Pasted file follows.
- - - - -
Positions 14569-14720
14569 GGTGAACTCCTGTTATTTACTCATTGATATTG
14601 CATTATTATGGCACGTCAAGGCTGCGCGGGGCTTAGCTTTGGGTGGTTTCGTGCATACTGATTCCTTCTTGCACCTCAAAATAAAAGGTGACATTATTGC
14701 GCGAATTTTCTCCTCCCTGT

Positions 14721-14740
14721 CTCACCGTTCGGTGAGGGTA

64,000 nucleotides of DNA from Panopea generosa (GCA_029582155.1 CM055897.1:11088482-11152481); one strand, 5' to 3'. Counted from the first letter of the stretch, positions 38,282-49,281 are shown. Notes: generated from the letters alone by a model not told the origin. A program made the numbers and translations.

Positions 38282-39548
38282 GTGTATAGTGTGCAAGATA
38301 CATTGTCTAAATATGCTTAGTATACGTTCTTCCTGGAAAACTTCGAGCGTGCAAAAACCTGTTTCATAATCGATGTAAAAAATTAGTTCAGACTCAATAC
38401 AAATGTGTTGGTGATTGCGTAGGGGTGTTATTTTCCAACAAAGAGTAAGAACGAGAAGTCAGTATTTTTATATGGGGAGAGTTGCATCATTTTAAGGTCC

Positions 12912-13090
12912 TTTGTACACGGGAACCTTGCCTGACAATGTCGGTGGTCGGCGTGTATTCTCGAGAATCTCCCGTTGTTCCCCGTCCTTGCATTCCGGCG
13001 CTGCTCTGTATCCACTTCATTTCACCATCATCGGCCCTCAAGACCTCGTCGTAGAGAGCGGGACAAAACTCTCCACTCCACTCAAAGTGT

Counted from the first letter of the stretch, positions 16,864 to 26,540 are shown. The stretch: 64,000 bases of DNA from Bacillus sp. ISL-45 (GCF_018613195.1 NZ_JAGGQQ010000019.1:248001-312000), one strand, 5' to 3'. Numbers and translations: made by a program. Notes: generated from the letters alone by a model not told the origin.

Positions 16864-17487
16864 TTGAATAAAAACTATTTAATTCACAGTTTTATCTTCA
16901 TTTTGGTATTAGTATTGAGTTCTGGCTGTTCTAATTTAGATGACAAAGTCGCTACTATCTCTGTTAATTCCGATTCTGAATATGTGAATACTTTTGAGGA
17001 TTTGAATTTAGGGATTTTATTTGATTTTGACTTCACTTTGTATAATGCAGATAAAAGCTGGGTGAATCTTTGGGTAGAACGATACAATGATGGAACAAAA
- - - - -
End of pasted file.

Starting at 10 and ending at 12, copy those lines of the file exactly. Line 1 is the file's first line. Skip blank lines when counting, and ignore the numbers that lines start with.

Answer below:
38301 CATTGTCTAAATATGCTTAGTATACGTTCTTCCTGGAAAACTTCGAGCGTGCAAAAACCTGTTTCATAATCGATGTAAAAAATTAGTTCAGACTCAATAC
38401 AAATGTGTTGGTGATTGCGTAGGGGTGTTATTTTCCAACAAAGAGTAAGAACGAGAAGTCAGTATTTTTATATGGGGAGAGTTGCATCATTTTAAGGTCC

Positions 12912-13090